“I’m not sure a golf shot should mean that much to you that you’re doing that after you hit it, like it’s just trying a little too hard. You have to try hard at golf, but that’s taking it to an extreme.”
McIlroy’s not the first observer to suggest that Choi’s theatrics are overwrought. After the third round of the Casio, Japanese TV analyst Take Koyama light-heartedly grilled Choi on the air about his “well-known fisherman swing.”
“You must be doing it on purpose, right?” Koyama said.
Replied Choi, through his caddie and translator, “I do it to get my distance.”
But Koyama wasn’t satisfied.
“No way! You must be doing it on purpose. You are able to balance [on] the follow through, but you dance intentionally.”
Choi took Koyama’s ribbing in stride, explaining calmly that if his ball “doesn’t go the way I plan it, I try to make it go that way by waving the club.”
Choi told me that he was aware of McIlroy’s comments, but if you were hoping for a spicy rebuttal, Choi’s not your guy. “I’m not that concerned with that remark,” he said. “I will do my best next week, and I think I have the chance to win. I respect the opinions of other people. Everyone is different, how they think, how they swing. I accept that and enjoy it and think about it positively. I think that is what makes life fun and that is how I have been living.”
When pressed about he responds to skeptics who question his eccentric body English, Choi said: “I started playing golf late so I didn’t go through any elite training. When I move my body to hit the ball, this is how my body responds. The ball is round, right? Tennis ball, table-tennis ball, baseball, eight-ball — any ball moves according to how you hit it, where you hit it, and how your body is positioned. So when I am planning for the shot that I want, I need to shift my weight to the opposite side to prevent missed shots, and I use this swing as a way to do that.”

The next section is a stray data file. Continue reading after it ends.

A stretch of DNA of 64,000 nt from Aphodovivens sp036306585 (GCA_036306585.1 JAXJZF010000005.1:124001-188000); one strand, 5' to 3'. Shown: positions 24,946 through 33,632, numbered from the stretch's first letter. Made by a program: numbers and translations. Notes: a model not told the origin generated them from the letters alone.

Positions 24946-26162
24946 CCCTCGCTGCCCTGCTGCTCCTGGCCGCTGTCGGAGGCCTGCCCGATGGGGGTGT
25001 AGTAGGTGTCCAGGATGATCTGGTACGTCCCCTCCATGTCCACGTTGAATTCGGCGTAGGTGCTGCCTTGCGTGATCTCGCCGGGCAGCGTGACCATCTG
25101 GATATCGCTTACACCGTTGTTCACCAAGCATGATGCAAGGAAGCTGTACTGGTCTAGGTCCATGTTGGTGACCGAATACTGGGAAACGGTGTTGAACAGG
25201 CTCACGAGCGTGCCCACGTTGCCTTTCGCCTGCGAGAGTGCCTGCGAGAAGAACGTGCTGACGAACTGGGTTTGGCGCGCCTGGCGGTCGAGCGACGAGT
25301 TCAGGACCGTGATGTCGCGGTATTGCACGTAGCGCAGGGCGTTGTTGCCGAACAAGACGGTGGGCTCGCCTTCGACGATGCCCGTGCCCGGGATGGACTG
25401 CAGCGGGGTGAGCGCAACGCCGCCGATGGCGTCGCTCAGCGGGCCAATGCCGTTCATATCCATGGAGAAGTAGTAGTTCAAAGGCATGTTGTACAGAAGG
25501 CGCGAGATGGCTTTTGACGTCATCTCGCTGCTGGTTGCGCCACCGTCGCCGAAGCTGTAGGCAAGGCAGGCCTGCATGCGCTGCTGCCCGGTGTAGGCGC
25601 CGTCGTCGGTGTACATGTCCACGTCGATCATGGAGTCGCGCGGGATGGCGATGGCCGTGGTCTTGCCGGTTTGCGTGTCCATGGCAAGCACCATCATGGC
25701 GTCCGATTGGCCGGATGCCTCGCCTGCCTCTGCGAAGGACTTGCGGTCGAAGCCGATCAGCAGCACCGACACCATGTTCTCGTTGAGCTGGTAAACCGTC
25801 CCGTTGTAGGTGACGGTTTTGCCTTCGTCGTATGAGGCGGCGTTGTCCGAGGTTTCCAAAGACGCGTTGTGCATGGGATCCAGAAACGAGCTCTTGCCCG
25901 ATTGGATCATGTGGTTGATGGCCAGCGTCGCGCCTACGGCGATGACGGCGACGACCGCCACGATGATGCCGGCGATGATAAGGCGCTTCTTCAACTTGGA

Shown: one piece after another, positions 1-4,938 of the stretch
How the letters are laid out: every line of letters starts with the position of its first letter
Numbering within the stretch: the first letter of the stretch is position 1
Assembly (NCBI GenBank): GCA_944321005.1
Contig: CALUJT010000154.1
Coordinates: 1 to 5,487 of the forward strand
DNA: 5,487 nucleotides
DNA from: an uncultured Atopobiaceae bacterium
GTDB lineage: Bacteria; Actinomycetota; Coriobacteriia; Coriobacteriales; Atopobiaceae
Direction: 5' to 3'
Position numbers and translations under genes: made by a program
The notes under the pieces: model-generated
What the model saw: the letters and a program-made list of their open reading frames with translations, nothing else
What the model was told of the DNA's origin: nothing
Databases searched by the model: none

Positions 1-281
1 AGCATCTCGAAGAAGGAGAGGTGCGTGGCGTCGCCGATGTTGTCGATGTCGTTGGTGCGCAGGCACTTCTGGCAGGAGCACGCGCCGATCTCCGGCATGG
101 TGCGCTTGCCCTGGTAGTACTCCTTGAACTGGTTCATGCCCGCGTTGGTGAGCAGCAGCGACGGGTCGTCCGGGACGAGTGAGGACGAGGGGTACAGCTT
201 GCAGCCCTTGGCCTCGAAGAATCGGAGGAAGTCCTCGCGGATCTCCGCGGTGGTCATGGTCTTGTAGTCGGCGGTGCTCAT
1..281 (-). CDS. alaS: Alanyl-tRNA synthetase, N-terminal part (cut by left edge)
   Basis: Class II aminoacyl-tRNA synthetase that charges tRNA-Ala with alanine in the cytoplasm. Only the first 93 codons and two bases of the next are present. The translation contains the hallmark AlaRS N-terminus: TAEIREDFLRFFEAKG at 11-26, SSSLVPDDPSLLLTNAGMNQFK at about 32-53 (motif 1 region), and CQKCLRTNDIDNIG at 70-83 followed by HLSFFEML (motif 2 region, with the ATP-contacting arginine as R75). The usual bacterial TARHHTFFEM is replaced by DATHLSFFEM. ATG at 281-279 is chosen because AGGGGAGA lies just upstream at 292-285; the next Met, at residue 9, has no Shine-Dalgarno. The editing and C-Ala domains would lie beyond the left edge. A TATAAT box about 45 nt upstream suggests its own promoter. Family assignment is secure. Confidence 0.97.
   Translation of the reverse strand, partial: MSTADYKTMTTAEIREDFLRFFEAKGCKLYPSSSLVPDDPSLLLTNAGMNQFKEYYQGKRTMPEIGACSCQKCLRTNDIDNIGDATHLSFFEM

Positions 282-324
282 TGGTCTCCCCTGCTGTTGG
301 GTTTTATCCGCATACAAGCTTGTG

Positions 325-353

The “Ho” in Ho-sung’s name means “tiger” and “sung” means “star.” As it was told to Ho-sung, his father gave him the name because he wanted his son to be as courageous as a tiger and as bright as a star. Ho-sung’s star has never shined brighter than it has in the last seven months. As he has learned how to manage his burgeoning fame, he has joined Facebook and Instagram to help him better connect with his fans. “All the attention and love is overwhelming and I am always thankful,” he said.
Choi frequently references his gratitude. He came from humble beginnings and fashioned his self-taught swing entirely through feel. He’s never had an instructor, a stats consultant, or even a TrackMan session. That he is playing professional golf at any level is remarkable. He said his greatest motivation for playing at Pebble is to “pay back” his fans for all their support — in Korea, Japan, across Asia, and now in the U.S.
As we concluded our interview, he asked through the interpreter if he might offer a few parting words.
“I want to say something to my fans,” he said. “I hope people can get acquainted to golf through me and approach it comfortably. I hope they enjoy the sport as much as I do. I hope they will love and support golf. The reason I could come to the States was through the support of my American fans. I thank them very much and I hope they are happy and not get stressed while playing golf. I hope they develop their own style and have fun. I will be doing my best and hope they can cheer me on. Thank you!”
To which American golf fans might say, “No, Ho-sung, thank you.”